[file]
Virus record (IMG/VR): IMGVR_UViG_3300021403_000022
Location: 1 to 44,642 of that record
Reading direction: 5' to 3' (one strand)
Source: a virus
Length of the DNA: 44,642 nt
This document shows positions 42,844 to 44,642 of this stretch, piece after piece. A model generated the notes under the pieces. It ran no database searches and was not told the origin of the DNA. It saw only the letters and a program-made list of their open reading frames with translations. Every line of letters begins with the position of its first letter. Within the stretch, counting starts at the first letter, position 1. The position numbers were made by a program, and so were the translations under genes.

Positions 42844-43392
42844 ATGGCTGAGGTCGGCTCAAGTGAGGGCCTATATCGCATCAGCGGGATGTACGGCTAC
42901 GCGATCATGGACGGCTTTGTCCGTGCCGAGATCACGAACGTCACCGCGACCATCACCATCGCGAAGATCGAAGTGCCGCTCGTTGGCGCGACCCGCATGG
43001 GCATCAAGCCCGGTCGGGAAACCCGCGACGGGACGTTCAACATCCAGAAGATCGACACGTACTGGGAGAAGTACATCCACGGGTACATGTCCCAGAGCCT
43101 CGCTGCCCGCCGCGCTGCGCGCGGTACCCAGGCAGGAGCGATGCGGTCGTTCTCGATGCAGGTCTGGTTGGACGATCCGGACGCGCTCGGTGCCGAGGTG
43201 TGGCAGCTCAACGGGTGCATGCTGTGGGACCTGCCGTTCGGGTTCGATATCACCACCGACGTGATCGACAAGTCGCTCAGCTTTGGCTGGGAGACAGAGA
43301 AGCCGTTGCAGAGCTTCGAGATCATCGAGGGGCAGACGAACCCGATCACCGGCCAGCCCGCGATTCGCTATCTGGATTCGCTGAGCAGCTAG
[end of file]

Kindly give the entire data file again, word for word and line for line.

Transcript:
Virus record (IMG/VR): IMGVR_UViG_3300021403_000022
Location: 1 to 44,642 of that record
Reading direction: 5' to 3' (one strand)
Source: a virus
Length of the DNA: 44,642 nt
This document shows positions 42,844 to 44,642 of this stretch, piece after piece. A model generated the notes under the pieces. It ran no database searches and was not told the origin of the DNA. It saw only the letters and a program-made list of their open reading frames with translations. Every line of letters begins with the position of its first letter. Within the stretch, counting starts at the first letter, position 1. The position numbers were made by a program, and so were the translations under genes.

Positions 42844-43392
42844 ATGGCTGAGGTCGGCTCAAGTGAGGGCCTATATCGCATCAGCGGGATGTACGGCTAC
42901 GCGATCATGGACGGCTTTGTCCGTGCCGAGATCACGAACGTCACCGCGACCATCACCATCGCGAAGATCGAAGTGCCGCTCGTTGGCGCGACCCGCATGG
43001 GCATCAAGCCCGGTCGGGAAACCCGCGACGGGACGTTCAACATCCAGAAGATCGACACGTACTGGGAGAAGTACATCCACGGGTACATGTCCCAGAGCCT
43101 CGCTGCCCGCCGCGCTGCGCGCGGTACCCAGGCAGGAGCGATGCGGTCGTTCTCGATGCAGGTCTGGTTGGACGATCCGGACGCGCTCGGTGCCGAGGTG
43201 TGGCAGCTCAACGGGTGCATGCTGTGGGACCTGCCGTTCGGGTTCGATATCACCACCGACGTGATCGACAAGTCGCTCAGCTTTGGCTGGGAGACAGAGA
43301 AGCCGTTGCAGAGCTTCGAGATCATCGAGGGGCAGACGAACCCGATCACCGGCCAGCCCGCGATTCGCTATCTGGATTCGCTGAGCAGCTAG